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An early 5th-century BCE depiction of Heracles (left) fighting Cycnus (Attic black-figure amphora, found at Nola)

The Shield of Heracles (Ancient Greek: Ἀσπὶς Ἡρακλέους, Aspis Hērakleous) is an archaic Greek epic poem that was attributed to Hesiod during antiquity. The subject of the poem is the expedition of Heracles and Iolaus against Cycnus, the son of Ares, who challenged Heracles to combat as Heracles was passing through Thessaly. It is generally dated from the end of the 7th to the middle of the 6th century BCE.[1]

It has been suggested that this epic might reflect anti-Thessalian feeling after the First Sacred War (595–585 BCE): in the epic, a Thessalian hero interfering with the Phocian sanctuary is killed by a Boeotian hero (Heracles), whose mortal father Amphitryon had for allies Locrians and Phocians. This was a pastiche made to be sung at a Boeotian festival at midsummer at the hottest time of the dogstar Sirios.[2]

To serve as an introduction, fifty-six lines have been taken from the Hesiodic Catalogue of Women. The late 3rd- and early 2nd-century BCE critic Aristophanes of Byzantium, who considered the Catalogue to be the work of Hesiod, noted the borrowing, which led him to suspect that the Shield was spurious.[3]

Compare Virgil's "shield of Aeneas" (Aeneid viii.617–731) and the much briefer description of Crenaeus' shield in Thebaid ix.332–338. Marcus Mettius Epaphroditus wrote a commentary on the Shield of Heracles in the 1st century CE.

The shield's description

The poem takes its cue from the extended description of the shield of Achilles in Iliad xviii, from which it borrows directly, with a single word altered:

The Iliad gives just enough detail for its hearers to marvel at Hephaestus' workmanship. The Shield of Heracles makes heavier use of description:

They were bringing the brides through the streets from their homes, to the loud music of the wedding-hymn and the light of blazing torches. Youths accompanied by flute and lyre were whirling in the dance, and the women had come to the doors of their houses to enjoy the show. (Iliad).
The men were making merry with festivities and dances; some were bringing home a bride to her husband on a well-wheeled car, while the bridalsong swelled high, and the glow of blazing torches held by handmaidens rolled in waves afar. And these maidens went before, delighting in the festival; and after them came frolicsome choirs, the youths singing soft-mouthed to the sound of shrill pipes, while the echo was shivered around them, and the girls led on the lovely dance to the sound of lyres. (Shield of Heracles).

The round shield's "whole orb shimmered with enamel and white ivory and electrum, and it glowed with shining gold; and there were zones of cyanus drawn upon it." Cyanus denotes a blue low-fired glass-paste or smalt. At the center was a mask of Fear (Phobos) with the staring eyes and teeth of a gorgon. Though Achilles' shield has nothing about it that might mar its function, the shield of Heracles is a tour de force of high relief: the vineyard has "shivering leaves and stakes of silver" and the snake heads "would clash their teeth when Amphitryon's son was fighting" and in the ocean vignette the "fishes of bronze were trembling." As for "the horseman Perseus: his feet did not touch the shield and yet were not far from it—very marvellous to remark, since he was not supported anywhere; for so did the famous Lame One fashion him of gold with his hands."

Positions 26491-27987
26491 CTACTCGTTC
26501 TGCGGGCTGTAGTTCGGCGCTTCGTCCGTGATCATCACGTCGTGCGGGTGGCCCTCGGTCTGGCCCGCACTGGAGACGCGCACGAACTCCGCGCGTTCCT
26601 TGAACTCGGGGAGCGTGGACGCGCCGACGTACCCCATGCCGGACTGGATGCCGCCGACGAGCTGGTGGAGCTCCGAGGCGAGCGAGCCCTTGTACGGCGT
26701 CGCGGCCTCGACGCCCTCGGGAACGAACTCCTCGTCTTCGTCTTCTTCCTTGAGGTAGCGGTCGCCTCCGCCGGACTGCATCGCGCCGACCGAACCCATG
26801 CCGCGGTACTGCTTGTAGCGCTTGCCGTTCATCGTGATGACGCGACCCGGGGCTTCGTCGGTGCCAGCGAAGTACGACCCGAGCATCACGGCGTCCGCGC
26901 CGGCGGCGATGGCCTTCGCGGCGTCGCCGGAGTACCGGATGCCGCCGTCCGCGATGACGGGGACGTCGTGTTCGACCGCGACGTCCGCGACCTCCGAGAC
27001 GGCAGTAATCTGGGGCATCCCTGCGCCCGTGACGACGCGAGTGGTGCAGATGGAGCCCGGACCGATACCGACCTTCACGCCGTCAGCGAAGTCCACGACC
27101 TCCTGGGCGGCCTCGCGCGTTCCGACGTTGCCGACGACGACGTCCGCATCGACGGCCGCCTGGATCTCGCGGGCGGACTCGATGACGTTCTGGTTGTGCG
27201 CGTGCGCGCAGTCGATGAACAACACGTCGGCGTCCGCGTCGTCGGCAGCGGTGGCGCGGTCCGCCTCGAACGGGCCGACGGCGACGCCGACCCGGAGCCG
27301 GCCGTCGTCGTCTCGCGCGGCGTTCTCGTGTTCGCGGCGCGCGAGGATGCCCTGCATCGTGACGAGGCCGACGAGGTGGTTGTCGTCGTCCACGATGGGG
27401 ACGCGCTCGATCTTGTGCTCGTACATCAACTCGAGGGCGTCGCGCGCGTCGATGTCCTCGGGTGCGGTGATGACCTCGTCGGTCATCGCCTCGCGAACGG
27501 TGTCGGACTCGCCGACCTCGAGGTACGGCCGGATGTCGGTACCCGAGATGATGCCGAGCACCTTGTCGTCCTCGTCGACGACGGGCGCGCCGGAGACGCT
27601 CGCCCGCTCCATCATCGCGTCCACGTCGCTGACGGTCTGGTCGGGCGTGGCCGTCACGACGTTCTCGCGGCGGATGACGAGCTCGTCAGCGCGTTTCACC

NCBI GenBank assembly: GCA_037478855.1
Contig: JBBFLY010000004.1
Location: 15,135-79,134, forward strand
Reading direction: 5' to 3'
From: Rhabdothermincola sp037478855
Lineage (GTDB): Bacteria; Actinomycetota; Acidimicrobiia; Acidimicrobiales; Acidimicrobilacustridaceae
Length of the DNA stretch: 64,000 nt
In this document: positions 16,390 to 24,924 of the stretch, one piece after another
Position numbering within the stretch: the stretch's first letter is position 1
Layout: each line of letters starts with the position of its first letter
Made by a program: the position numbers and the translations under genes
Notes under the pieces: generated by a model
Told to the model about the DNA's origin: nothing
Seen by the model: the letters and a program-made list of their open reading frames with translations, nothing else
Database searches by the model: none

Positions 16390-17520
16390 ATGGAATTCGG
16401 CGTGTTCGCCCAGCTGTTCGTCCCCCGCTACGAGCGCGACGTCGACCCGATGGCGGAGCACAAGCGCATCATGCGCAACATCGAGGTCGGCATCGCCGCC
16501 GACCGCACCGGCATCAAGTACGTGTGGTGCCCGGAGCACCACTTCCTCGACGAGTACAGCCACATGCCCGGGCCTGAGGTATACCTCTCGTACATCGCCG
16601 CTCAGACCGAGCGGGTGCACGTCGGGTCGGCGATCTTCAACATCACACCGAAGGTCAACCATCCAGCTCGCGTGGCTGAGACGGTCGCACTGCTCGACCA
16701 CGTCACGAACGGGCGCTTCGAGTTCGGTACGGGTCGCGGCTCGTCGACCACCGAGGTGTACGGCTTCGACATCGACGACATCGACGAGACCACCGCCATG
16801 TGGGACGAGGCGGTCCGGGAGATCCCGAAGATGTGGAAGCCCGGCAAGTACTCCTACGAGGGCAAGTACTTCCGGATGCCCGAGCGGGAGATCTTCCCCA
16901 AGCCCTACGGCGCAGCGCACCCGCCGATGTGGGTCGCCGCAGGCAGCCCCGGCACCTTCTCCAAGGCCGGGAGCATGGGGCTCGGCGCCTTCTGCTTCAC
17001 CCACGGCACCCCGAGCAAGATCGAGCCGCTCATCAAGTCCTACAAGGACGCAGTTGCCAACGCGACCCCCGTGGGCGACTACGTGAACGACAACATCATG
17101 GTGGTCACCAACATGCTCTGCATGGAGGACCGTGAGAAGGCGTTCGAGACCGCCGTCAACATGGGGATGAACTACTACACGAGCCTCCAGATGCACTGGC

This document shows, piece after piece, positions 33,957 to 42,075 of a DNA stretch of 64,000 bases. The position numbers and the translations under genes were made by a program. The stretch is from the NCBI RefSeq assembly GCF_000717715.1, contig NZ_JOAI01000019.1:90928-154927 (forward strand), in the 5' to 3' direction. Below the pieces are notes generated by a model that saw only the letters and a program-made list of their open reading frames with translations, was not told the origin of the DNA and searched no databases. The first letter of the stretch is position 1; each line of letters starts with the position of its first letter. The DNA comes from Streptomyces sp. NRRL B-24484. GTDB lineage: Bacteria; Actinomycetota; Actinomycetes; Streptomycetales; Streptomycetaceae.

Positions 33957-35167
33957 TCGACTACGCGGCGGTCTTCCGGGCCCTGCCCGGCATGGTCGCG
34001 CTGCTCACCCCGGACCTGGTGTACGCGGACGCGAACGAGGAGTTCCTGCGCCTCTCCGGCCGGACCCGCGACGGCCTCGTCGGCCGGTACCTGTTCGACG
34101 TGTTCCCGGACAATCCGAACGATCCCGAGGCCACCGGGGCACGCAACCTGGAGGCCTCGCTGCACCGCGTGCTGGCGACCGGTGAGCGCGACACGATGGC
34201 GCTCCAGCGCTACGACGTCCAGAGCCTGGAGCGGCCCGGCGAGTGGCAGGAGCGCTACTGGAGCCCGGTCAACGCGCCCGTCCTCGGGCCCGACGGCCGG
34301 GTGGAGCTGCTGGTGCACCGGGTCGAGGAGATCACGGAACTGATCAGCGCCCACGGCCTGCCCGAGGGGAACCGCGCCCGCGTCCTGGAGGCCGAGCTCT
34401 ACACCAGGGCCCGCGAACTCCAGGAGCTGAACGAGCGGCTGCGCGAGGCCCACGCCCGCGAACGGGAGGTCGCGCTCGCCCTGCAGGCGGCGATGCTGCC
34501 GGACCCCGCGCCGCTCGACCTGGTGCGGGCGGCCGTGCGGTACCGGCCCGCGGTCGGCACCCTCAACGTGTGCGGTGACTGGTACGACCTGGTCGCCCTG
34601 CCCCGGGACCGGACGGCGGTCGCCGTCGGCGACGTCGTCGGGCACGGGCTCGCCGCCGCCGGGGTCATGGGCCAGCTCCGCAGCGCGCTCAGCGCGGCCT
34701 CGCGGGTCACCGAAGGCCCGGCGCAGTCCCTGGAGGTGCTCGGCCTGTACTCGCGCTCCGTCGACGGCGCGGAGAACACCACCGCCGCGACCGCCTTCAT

The extravagant description seems to have encouraged rhapsodes to contribute their interpolations, which have been identified and teased apart by modern scholarship.[4] Some similes may strike the careful listener as infelicitous, such as the contrast of glowering with fierce action in "fiercely he stared, like a lion who has come upon a body and full eagerly rips the hide with his strong claws..."


The popularity of the Shield of Heracles in 6th-century BCE Athens may be assessed from instances where H. A. Shapiro detected its presence in Attic vase-painting between ca 565 and ca 480 BCE.[5] A calyx-krater by Euphronios depicting the minor episode of Heracles' combat with the Thessalian brigand Kyknos occasioned Shapiro's examination of the myth's creative reworking among Attic vase-painters, who based their imagery of Heracles' shield on the literary model. The likelihood of both oral and literary transmission during the same time is noted by Janko (1986:40).

Textual history

The Shield of Heracles was first printed, included with the complete works of Hesiod, by Aldus Manutius, in Venice, 1495; the text was from Byzantine manuscripts. In modern times several papyri have offered sections of the text, notably a 1st-century papyrus in Berlin (Berlin Papyri, 9774), a 2nd-century papyrus from Oxyrhynchus (Oxyrhynchus Papyri 689), and the 4th-century Rainer Papyrus (L.P. 21–29) at Vienna. There are numerous texts from the 12th to the 15th century.


  1. ^ Most, p. lvii.
  2. ^ L.H.Jeferry (1976). The Archaic Greece. The Greek city states. 700-500 B.C., p.74
  3. ^ R. Janko. "The Shield of Heracles and the Legend of Cycnus". The Classical Quarterly, New Series, 36.1 (1986:38–59), p. 39.
  4. ^ C.F. Russo, Hesiodi Scutum, rev. ed. (Florence) 1965; Friedrich Solmsen, Hesiodi Theogonia, Opera et Dies, Scutum (Oxford) 1970. "there can be absolutely no doubt that in places there are epic doublets incorporated into the text," Richard Janko observes (Janko 1986:39).
  5. ^ H. Shapiro, "Herakles and Kyknos", American Journal of Archaeology 88 (1984:523–39), notes over 100 surviving representations of Heracles' combat with Kyknos, recounted in the Shield of Heracles, have been identified, the frequency of the depiction tapering off after ca 500 BCE.